Brokers should watch out when they take over the business of other brokers, says Tony Howe. Clients' ideas about what their cover includes may well be at odds with those of their new broker.
In this competitive world it is certainly not unknown for brokers to acquire other brokers' business. If the new broker simply replaces the old cover at a more advantageous rate, probably with a different insurer, then is he responsible for any problems on the scope of cover provided under the old policies?
Can he say in response to any claim that he merely replaced policies that the client was perfectly happy with and, he is therefore not in a position to complain?
In a recent case, a client complained that he should have been provided with subsidence cover on a commercial property, on the basis that he had always required a comprehensive policy and believed that this had included subsidence. This requirement had been known by the predecessor in the business, but not been specifically relayed to the new business owner.
Clearly there was a misunderstanding on the part of the client in what was meant by “comprehensive”. Technically, comprehensive policies are to be contrasted with specified risks, but they are of course a misnomer in that they do not cover every eventuality.
However, as stated in last month's article, exclusions should be brought to the specific attention of the client. If the excluded cover was available at a price and the client can satisfy a court that he would have bought it if he had been aware of the exclusion, then his claim may well be successful.
The case further raises the question as to whether the broker could have protected himself. Where a full-scale review of the cover was not appropriate, or sufficient time unavailable, could he merely write to the client confirming that there had been no time to review the scope of the cover and that this function had not been performed?
Could the intermediary go further and restrict the scope of his appointment by confirming that cover was being placed on the basis that the client had already had the policy in force for a number of years and was therefore deemed to be satisfied with its terms and conditions. Historically there was nothing whatsoever preventing a broker entering into Terms of Appointment with his client which narrowly defined the scope of his duties to his client and to incorporate into those terms exclusions or reasonable limitations on liability.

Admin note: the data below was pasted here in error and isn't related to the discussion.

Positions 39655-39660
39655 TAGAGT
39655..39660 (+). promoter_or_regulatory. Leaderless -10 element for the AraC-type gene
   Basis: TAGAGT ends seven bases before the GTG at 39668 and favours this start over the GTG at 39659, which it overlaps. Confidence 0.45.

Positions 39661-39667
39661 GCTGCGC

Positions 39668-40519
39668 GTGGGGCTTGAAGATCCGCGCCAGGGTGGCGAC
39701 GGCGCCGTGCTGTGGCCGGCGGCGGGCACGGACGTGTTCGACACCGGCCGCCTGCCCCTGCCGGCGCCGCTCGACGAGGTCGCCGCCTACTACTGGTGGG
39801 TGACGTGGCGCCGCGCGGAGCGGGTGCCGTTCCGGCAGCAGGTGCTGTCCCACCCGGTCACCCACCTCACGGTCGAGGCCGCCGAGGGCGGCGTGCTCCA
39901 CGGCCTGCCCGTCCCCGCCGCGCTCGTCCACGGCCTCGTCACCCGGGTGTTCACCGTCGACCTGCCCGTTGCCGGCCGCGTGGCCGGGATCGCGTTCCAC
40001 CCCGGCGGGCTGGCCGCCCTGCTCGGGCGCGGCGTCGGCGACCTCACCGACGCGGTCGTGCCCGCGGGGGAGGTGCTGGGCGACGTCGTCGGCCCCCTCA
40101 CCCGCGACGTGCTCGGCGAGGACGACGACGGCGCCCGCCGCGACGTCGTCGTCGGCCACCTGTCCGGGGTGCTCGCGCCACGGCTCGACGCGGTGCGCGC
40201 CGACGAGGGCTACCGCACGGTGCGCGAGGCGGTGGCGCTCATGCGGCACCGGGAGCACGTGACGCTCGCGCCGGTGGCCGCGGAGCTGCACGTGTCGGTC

Whether this will be possible under the General Insurance Standards Council's code of conduct remains to be seen. Neither in the code for private clients, nor for commercial clients, is there any suggestion that the code will only operate in the absence of specific written agreement between a broker and his client.
For instance, under the commercial code it says: “A failure on the part of a member, to observe the standards set out in these practice notes, shall not of itself constitute a breach of the rules, but any such failure may in disciplinary proceedings be relied upon by GISC or any party to the proceedings, as tending to establish or to negate any liability which is in question in those proceedings.”
It will be interesting to see whether even in a commercial environment, it will be permissible for written terms of engagement entered into between the parties to modify the scope or extent of duties and obligations that those codes of conduct seek to impose.